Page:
The Encyclopedia of Ghosts and Spirits asserts: "One popular legend holds that Marie I never died, but changed herself into a huge black crow which still flies over the cemetery." Indeed, "Both Maries are said to haunt New Orleans in various human and animal forms" (Guiley 2000).

" In addition to her tomb, Marie also allegedly haunts other sites. For example, according to Hauck (1996), "Laveau has also been seen walking down St. Ann Street wearing a long white dress." Providing a touch of what literary critics call verisimilitude (an appearance of truth), Hauck adds, "The phantom is that of the original Marie, because it wears her unique tignon, a seven-knotted handkerchief, around her neck." But Hauck has erred: Marie in fact "wore a large white headwrap called a tignon tied around her head," says her biographer Gandolfo (1992, 19), which had "seven points folded into it to represent a crown." Gandolfo, who is also an artist, has painted a striking portrait of Marie Laveau wearing her tignon, which is displayed in the gift shop of his New Orleans Historic Voodoo Museum (and reproduced in Gandolfo 1992, 1).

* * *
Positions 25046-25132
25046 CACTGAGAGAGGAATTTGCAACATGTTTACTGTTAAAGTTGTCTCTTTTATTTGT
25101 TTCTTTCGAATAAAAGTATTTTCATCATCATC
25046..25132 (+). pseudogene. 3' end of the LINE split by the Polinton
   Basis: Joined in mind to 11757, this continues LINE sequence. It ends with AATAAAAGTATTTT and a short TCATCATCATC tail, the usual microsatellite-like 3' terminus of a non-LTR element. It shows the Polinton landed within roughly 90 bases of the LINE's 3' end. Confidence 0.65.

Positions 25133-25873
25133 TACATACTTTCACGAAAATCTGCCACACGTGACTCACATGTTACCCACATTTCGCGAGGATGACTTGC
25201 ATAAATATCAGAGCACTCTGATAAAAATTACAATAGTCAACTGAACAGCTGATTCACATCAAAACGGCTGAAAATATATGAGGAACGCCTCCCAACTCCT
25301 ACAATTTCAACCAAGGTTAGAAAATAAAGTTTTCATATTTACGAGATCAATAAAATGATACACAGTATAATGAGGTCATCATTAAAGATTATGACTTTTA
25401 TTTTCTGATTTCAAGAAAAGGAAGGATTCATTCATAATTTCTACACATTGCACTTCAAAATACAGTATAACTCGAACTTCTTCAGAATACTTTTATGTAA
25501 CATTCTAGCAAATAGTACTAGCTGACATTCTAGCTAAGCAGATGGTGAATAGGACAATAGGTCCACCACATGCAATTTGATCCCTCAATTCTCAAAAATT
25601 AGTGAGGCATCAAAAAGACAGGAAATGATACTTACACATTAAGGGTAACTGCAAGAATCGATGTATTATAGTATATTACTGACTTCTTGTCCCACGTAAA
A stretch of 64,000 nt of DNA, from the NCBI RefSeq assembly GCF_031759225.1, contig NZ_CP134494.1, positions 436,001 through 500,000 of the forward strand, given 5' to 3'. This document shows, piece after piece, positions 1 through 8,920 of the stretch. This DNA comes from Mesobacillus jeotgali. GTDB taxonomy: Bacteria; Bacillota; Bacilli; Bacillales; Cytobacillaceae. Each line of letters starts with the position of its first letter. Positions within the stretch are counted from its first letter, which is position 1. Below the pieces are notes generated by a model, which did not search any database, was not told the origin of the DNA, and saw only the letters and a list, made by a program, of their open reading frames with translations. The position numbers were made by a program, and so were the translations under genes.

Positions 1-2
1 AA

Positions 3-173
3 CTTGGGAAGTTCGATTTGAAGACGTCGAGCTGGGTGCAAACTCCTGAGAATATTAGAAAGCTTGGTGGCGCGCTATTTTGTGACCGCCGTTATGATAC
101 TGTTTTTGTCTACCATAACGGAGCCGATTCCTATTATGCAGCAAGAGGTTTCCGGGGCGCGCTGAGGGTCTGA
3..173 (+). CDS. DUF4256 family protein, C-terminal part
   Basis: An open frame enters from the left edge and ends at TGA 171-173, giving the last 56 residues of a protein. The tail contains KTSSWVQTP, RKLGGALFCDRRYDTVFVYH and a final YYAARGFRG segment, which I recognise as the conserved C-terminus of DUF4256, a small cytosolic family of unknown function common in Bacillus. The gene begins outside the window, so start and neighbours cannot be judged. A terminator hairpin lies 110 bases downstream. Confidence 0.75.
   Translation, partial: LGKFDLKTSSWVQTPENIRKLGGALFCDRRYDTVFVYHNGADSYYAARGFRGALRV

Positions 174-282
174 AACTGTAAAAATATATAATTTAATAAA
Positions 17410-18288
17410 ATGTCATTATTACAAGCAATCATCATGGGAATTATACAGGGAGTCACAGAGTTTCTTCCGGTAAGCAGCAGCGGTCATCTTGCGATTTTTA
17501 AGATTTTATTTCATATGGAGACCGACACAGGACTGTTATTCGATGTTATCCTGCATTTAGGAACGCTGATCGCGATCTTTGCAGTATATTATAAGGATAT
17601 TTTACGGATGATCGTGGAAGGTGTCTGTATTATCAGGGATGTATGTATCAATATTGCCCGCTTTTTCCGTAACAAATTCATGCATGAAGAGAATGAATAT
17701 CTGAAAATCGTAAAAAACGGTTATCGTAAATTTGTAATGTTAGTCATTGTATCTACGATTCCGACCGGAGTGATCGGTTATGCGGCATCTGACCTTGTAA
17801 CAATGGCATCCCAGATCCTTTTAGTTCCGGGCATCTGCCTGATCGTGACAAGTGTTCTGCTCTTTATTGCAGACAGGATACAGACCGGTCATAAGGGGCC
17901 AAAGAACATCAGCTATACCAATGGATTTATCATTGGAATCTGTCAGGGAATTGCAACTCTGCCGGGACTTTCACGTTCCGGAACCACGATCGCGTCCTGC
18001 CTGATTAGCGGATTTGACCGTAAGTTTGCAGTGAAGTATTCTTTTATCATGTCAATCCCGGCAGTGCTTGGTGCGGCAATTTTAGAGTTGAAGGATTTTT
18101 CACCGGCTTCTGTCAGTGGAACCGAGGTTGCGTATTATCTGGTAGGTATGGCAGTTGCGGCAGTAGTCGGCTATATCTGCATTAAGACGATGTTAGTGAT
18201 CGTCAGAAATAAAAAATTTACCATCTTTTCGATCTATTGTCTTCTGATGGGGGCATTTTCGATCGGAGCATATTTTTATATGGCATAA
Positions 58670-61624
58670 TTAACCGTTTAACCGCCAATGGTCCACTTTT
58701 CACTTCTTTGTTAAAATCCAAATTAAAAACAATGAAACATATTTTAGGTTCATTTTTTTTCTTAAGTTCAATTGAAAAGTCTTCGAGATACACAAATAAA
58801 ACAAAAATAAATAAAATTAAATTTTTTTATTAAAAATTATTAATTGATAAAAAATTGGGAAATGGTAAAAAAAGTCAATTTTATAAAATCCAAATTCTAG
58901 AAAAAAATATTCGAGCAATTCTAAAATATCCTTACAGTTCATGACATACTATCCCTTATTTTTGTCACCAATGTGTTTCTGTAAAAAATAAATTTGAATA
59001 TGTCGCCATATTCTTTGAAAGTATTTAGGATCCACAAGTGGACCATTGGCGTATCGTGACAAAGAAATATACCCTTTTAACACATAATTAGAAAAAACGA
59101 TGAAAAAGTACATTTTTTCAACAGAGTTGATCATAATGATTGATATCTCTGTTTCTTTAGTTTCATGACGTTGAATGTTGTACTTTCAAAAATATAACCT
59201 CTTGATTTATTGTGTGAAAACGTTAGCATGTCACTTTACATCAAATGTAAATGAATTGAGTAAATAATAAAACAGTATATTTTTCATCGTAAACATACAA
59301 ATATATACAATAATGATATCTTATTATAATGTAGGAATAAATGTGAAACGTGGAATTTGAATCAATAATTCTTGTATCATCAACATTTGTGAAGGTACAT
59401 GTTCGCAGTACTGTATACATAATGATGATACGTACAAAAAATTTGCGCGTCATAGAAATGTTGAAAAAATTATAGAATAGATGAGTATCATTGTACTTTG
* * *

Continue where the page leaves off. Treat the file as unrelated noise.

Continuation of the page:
Haunted Places: The National Directory, Hauck (1996) writes of Marie: "Her ghost and those of her followers are said to practice wild voodoo rituals in her old house. . . ." But are said to by whom? His list of sources for the entry on Marie Laveau includes Susy Smith's Prominent American Ghosts (1967), his earliest-dated citation. Smith merely says of Marie, "Her home at 1020 St. Ann Street was the scene of weird secret rites involving various primitive groups," and she asks, "May not the wild dancing and pagan practices still continue, invisible, but frantic as ever?" Apparently this purely rhetorical question about imaginary ghosts has been transformed into an "are-said-to"-sourced assertion about supposedly real ones.

In fact, the house at 1020 St. Ann Street was never even occupied by Marie Laveau; it only marks the approximate site of the home she lived in until her death (then numbered 152 Rue St. Ann, as shown by her death certificate). That cottage, which bore a red-tile roof and was flanked by banana trees and an herb garden, was demolished in 1903 (Gandolfo 1992, 14-15, 34).